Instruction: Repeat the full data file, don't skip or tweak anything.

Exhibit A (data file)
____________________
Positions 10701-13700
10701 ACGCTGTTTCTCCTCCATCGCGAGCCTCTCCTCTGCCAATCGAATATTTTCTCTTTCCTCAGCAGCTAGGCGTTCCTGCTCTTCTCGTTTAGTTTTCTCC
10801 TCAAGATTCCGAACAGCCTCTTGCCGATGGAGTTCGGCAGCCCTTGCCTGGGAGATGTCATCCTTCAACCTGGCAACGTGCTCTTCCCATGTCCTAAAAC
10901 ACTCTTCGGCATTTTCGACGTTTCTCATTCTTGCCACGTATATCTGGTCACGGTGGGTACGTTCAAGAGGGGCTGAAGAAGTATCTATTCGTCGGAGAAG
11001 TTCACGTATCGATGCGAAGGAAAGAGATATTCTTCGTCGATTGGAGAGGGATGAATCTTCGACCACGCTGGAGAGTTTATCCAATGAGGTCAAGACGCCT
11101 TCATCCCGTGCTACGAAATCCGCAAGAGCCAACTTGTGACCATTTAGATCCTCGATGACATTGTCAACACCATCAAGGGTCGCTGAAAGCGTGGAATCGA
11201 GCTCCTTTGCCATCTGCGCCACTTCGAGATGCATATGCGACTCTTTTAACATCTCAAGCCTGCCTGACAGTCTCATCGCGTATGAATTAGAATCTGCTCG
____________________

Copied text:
Positions 10701-13700
10701 ACGCTGTTTCTCCTCCATCGCGAGCCTCTCCTCTGCCAATCGAATATTTTCTCTTTCCTCAGCAGCTAGGCGTTCCTGCTCTTCTCGTTTAGTTTTCTCC
10801 TCAAGATTCCGAACAGCCTCTTGCCGATGGAGTTCGGCAGCCCTTGCCTGGGAGATGTCATCCTTCAACCTGGCAACGTGCTCTTCCCATGTCCTAAAAC
10901 ACTCTTCGGCATTTTCGACGTTTCTCATTCTTGCCACGTATATCTGGTCACGGTGGGTACGTTCAAGAGGGGCTGAAGAAGTATCTATTCGTCGGAGAAG
11001 TTCACGTATCGATGCGAAGGAAAGAGATATTCTTCGTCGATTGGAGAGGGATGAATCTTCGACCACGCTGGAGAGTTTATCCAATGAGGTCAAGACGCCT
11101 TCATCCCGTGCTACGAAATCCGCAAGAGCCAACTTGTGACCATTTAGATCCTCGATGACATTGTCAACACCATCAAGGGTCGCTGAAAGCGTGGAATCGA
11201 GCTCCTTTGCCATCTGCGCCACTTCGAGATGCATATGCGACTCTTTTAACATCTCAAGCCTGCCTGACAGTCTCATCGCGTATGAATTAGAATCTGCTCG